Erik McGregor/Pacific Press/LightRocket via Getty Images
Anna Sheffer
July 03, 2018 8:33 am

For the two months it has been in place, President Donald Trump’s zero tolerance immigration policy has been met with backlash. Protests opposing the Trump administration‘s practice of separating and detaining immigrant families (including asylum seekers) have swept the country. And federal courts have also been trying to halt the administration’s immigration policy. On July 2nd, one federal judge ruled that the Department of Homeland Security’s (DHS) detention of asylum seekers was unlawful.

The New York Times reports that Judge James Boasberg, of the Federal District Court for the District of Columbia, issued a ruling that prevented the government from detaining immigrants who show evidence of “credible fear” of danger or persecution in their home countries. In his ruling, Boasberg wrote that the DHS had broken its own rules by holding asylum seekers no matter their reasons for coming to the States.

Boasberg’s ruling came in a case brought forward by nine asylum seekers, represented by the American Civil Liberties Union. As Boasberg explained in his decision, these plaintiffs argued that under Trump, the number of asylum seekers released due to “credible fear” had plummeted, down from more than 90%  before Trump. Between February and September 2017, 0% were granted parole at ICE offices in El Paso, Philadelphia, and Newark. Meanwhile, 8% were granted parole in L.A. and 2% in Detroit.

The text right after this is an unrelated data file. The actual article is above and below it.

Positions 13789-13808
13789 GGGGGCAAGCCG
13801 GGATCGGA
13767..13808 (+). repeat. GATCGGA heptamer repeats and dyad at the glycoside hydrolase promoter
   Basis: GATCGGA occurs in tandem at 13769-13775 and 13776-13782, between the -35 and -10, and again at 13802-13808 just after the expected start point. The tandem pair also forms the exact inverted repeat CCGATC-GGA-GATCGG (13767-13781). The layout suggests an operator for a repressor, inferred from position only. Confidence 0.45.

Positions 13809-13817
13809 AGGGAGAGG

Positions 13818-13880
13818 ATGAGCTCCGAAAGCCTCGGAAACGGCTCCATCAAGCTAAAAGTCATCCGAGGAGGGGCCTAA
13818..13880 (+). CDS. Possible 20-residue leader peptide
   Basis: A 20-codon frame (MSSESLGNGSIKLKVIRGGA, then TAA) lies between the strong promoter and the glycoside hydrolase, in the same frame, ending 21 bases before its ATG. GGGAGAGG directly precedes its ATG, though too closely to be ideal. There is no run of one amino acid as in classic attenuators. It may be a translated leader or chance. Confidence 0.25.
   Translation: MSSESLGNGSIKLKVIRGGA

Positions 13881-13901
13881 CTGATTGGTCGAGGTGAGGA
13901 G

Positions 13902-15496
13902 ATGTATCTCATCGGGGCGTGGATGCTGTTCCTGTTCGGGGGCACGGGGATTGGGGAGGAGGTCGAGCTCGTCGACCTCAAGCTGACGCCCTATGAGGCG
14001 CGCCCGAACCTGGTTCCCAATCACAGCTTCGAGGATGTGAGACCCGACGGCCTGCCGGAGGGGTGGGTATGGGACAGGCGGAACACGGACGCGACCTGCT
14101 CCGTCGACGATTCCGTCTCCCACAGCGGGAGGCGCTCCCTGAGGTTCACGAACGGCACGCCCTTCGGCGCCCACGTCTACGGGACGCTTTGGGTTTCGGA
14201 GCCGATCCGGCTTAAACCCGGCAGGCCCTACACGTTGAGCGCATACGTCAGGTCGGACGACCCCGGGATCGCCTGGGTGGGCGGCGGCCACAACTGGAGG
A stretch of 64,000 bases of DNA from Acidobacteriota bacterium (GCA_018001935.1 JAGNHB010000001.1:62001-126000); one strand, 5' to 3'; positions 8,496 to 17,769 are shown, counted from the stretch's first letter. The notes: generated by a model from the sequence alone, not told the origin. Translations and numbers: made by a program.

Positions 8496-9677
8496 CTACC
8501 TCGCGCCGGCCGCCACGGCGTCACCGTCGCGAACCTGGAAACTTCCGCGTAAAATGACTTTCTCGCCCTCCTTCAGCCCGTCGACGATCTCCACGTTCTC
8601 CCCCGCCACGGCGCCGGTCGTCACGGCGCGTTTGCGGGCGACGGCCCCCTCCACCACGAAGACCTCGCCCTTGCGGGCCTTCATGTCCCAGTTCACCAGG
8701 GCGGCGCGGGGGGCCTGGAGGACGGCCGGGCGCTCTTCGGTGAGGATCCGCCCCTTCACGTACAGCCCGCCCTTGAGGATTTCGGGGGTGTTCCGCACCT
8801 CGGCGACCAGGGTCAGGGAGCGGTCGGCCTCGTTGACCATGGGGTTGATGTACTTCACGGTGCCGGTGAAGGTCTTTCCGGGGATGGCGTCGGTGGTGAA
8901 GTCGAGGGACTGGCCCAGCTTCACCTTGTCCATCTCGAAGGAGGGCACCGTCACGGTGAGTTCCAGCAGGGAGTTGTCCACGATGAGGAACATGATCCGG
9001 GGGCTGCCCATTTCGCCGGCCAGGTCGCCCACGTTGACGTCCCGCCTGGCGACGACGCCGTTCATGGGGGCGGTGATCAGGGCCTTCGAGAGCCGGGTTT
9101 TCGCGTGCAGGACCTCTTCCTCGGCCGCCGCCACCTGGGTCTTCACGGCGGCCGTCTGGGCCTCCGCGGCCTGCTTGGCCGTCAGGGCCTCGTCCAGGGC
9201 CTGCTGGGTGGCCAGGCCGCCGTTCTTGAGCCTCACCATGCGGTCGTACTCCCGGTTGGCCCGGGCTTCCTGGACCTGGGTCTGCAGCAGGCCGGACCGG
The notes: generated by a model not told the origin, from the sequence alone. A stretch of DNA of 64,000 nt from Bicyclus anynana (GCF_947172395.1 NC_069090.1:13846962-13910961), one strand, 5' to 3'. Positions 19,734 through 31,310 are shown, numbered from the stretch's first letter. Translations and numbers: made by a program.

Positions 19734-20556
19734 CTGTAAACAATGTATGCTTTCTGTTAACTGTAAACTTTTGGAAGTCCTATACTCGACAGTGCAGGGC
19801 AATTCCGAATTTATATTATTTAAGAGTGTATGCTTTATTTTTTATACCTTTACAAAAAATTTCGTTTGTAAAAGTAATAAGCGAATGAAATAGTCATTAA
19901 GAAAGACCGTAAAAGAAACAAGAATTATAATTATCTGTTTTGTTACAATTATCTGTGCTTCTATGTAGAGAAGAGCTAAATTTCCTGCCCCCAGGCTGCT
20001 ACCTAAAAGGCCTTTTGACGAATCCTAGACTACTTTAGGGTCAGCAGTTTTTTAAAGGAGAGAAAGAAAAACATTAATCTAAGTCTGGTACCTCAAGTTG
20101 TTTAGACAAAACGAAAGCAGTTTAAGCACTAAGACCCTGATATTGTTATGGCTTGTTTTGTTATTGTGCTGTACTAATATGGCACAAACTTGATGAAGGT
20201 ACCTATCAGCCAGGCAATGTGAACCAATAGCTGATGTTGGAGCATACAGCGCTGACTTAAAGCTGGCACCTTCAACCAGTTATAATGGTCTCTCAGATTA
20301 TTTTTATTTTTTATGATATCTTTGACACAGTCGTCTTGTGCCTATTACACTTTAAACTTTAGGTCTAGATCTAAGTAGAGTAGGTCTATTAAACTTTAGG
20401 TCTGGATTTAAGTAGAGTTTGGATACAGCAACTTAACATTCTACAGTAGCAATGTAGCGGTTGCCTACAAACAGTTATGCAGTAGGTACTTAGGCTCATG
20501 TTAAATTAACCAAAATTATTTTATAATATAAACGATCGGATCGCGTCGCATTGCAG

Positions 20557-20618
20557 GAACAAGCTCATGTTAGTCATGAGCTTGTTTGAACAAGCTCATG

The judge also pointed out that "the dramatic departure in parole-grant rates from years past has not been explained in any way" by the government.

As Politico noted, Boasberg’s decision only applies to those who claim asylum at an official port of entry and whose cases are handled by one of the five previously mentioned ICE offices. Immigrants who cross the border illegally can still be detained. And since Attorney General Jeff Sessions recently declared that domestic violence victims no longer qualify for asylum, Boasberg’s ruling probably won’t help those escaping a violent home situation.

According to USA Today, the nine plaintiffs won’t necessarily be released as a result of the ruling. But Michael Tan, senior staff attorney for the ACLU’s Immigrant Rights Projects, told the magazine that other asylum seekers could benefit.

"This ruling means the Trump administration cannot use indefinite detention as a weapon to punish and deter asylum seekers," Tan told USA Today in a statement. 

Monday’s ruling is good news for all those seeking refuge in the United States. But the Trump administration’s zero tolerance policy is still in place. We can’t stop fighting for immigrants.

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